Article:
Basement windows come in a wide variety of sizes, which can differ between style and manufacturer. Common types of home windows used in basements include hopper windows, casement windows, and single or double-hung windows.
The most important thing you need to consider when planning windows for a basement is the minimum sizes that must be met in order to meet the necessary building code.
Required Size for Basement Windows
If you are creating a living space in your basement, such as a bedroom, then you will need to meet certain requirements in order to legally call this a ‘finished basement.’ This is important when it comes to the resale of your home because you will be able to list it for a higher price if you have additional finished living areas.
You should also ensure your home meets the requirements set for finished basements if you intend to spend a lot of time in the room, for example, if you will be sleeping in the basement or working there. This is because the requirements are set to keep the inhabitants safe, including in the event of a fire, as well as to prevent mold and mildew, which can cause respiratory illnesses and other diseases.
When it comes to the window requirements, regulations state that a finished basement must have at least one egress opening, which is big enough for a person to climb out of. This could be a door or a window. An egress window will have to meet standards as set out by local building authorities, though the same standards have been adopted across most states in the US. These are:
- An egress window must have a total minimum opening space of 5.7 feet.
- An egress window must have a minimum height of 24 inches.
- An egress window must have a minimum width of 20 inches.
- An egress window must be fitted at a height where the windowsill is no higher than 44 inches from the floor.
In instances where a window must be fitted with a sill higher than 44 inches from the floor, a ladder must be installed in a permanent position.
Canada has slightly different rules with regards to the size of egress windows in basements. These must have a total minimum opening space of 3.8 feet.
The reason behind each finished basement having at least one egress opening is to protect the inhabitants against fire. This means that if a fire occurs within the property, people who are in the basement will have an escape route.
If the basement is above ground, then regular egress windows are perfectly suitable; however, if the whole basement is below ground, then you will need to have a window well dug out and a well egress window fitted.
Always check the local building code and regulations before embarking on a project, as you could find yourself being fined or having to get the job re-done if it hasn’t been completed correctly.
As long as you have one egress opening in place, then your other basement windows will not need to meet any size requirements, and you can choose a window that is smaller than the egress minimum dimensions if you wish.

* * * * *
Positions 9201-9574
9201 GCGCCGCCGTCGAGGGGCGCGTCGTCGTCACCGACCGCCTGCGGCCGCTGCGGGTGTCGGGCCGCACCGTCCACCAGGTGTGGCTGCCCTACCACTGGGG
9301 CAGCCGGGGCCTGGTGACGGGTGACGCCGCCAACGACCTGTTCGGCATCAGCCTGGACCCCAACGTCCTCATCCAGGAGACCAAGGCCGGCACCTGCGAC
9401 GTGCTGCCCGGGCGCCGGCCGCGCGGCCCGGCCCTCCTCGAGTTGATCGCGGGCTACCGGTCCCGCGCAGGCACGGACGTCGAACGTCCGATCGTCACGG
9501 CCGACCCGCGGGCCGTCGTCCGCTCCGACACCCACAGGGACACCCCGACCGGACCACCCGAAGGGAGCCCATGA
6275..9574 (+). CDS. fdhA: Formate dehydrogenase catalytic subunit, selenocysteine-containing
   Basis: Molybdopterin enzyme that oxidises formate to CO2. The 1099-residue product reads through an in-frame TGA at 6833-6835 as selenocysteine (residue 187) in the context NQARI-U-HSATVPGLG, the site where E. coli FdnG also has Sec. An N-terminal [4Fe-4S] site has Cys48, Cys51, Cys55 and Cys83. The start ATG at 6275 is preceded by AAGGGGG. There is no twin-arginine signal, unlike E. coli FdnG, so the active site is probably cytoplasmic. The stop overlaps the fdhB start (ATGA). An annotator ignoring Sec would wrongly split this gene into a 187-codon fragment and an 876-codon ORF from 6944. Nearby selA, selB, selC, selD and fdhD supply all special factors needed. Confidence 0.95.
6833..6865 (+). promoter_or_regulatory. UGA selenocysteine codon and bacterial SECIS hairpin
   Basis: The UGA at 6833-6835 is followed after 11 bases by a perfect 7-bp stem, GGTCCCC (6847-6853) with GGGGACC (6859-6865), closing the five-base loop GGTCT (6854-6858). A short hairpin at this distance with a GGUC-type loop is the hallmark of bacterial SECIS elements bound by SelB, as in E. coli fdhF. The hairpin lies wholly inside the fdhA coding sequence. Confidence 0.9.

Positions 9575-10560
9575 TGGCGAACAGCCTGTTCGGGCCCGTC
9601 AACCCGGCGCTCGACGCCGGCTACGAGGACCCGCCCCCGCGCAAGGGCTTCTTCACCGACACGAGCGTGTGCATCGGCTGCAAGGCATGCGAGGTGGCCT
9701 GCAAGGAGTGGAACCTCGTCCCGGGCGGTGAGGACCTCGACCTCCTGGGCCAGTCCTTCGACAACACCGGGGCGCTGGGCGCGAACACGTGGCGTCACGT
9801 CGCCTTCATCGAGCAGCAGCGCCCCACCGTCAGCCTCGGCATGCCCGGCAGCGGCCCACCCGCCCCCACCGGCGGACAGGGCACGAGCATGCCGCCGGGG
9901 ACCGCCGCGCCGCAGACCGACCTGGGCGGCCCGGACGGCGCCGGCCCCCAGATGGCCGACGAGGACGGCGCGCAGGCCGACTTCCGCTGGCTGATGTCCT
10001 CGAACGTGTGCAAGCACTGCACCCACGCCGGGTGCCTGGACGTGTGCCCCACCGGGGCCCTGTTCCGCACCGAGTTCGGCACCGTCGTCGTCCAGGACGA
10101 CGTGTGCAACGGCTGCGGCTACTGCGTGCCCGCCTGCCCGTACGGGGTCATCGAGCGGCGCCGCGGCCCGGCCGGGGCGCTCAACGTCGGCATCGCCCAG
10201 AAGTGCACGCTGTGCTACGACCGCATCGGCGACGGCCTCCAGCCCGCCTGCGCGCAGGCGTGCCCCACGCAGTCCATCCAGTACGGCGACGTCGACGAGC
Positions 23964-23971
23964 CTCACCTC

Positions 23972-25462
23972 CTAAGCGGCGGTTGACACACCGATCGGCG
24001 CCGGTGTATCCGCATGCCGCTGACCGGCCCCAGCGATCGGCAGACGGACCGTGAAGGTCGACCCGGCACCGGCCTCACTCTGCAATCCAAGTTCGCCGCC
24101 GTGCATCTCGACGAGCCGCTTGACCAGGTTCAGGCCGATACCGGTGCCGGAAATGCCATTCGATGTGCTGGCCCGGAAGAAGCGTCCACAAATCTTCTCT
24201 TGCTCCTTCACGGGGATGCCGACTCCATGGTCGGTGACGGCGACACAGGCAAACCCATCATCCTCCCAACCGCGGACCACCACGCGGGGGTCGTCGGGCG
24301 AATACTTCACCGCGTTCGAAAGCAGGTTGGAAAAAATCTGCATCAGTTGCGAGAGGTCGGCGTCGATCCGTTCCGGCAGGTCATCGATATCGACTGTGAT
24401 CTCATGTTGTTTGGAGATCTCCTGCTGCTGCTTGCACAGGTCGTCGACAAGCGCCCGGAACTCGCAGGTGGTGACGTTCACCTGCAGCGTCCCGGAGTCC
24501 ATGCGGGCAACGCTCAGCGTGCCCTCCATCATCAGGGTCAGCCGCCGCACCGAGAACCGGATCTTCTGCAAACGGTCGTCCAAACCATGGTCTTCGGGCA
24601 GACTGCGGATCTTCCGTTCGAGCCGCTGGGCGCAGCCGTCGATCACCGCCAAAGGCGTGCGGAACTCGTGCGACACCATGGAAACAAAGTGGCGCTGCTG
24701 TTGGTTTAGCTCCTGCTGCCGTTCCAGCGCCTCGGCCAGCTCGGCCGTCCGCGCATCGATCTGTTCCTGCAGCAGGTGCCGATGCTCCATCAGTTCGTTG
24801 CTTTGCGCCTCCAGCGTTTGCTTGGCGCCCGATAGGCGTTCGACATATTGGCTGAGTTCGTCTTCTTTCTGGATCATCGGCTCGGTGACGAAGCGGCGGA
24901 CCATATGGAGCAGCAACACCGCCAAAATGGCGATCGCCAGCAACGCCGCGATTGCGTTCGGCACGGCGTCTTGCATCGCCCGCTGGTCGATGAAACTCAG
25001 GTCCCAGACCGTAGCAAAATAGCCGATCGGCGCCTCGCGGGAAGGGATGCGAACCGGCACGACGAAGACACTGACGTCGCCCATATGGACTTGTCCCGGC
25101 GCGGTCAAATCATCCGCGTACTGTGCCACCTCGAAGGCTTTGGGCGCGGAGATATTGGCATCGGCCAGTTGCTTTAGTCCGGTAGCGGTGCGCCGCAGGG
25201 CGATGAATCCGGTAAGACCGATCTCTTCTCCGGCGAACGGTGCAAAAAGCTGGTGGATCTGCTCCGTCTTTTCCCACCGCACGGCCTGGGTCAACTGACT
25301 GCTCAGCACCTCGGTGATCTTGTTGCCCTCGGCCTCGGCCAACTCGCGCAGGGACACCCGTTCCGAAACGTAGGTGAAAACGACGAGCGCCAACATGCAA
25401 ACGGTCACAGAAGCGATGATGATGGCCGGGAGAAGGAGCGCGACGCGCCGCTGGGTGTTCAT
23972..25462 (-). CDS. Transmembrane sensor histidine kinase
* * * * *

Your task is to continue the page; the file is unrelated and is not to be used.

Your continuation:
When considering basement windows, you will also want to think about air circulation and natural light, as these are issues that will affect the enjoyment and the health of the inhabitants of the home.
Basements are renowned for being damp, which can lead to several issues. First of all, a damp basement will have a stale smell that is unpleasant to be around, and it may be strong enough to make you want to stay away from this area of your home.
Secondly, dampness that is left untreated will lead to the growth of mold and mildew. Both of these things can have serious health implications and should be resolved immediately. Living in a space with mold is a serious health risk that should not be taken lightly.
Common mold exposure symptoms include wheezing, sneezing, itchy eyes, a runny nose, a cough, muscle aches, and fever. Long-term health risks include depression, anxiety, memory loss, hair loss, and weight gain. Using basement windows properly is a good way to help prevent the presence of dampness and therefore prevent mold growth.
In the winter, you might notice condensation on the inside of your windows, and this is caused by excess moisture in the air, a key contributor to dampness and mold. In order to prevent this, you should increase the airflow and air circulation in your basement by opening a window.
Winter is obviously going to be very cold in some areas, but you don’t need to open the window very much to let condensation escape. Just opening the window a crack will help prevent condensation build-up, which in turn will prevent a damp problem.
In summer, the reverse is true. Summer is usually a humid time of year, so if you open the basement windows, you will be inviting humid air into the basement.
You should avoid opening basement windows during humid seasons for this reason. When choosing basement windows, ensure they are a design that will allow you to have them open a small amount or find windows that have air vents that can be closed.
Basements can be dark spaces, especially if they don’t have many windows. To maximize the natural light in a dark basement, choose a large window to allow a generous amount of daylight in. Alternatively, you may prefer several smaller windows.
If you are not too specific about the size of your new basement window, choose from the standard range of sizes from your chosen manufacturer, as this will help to reduce the cost of the windows significantly.
Custom size basement windows will need to be made to your specifications, which means they will usually take longer to be supplied to you, and they will come at a premium cost.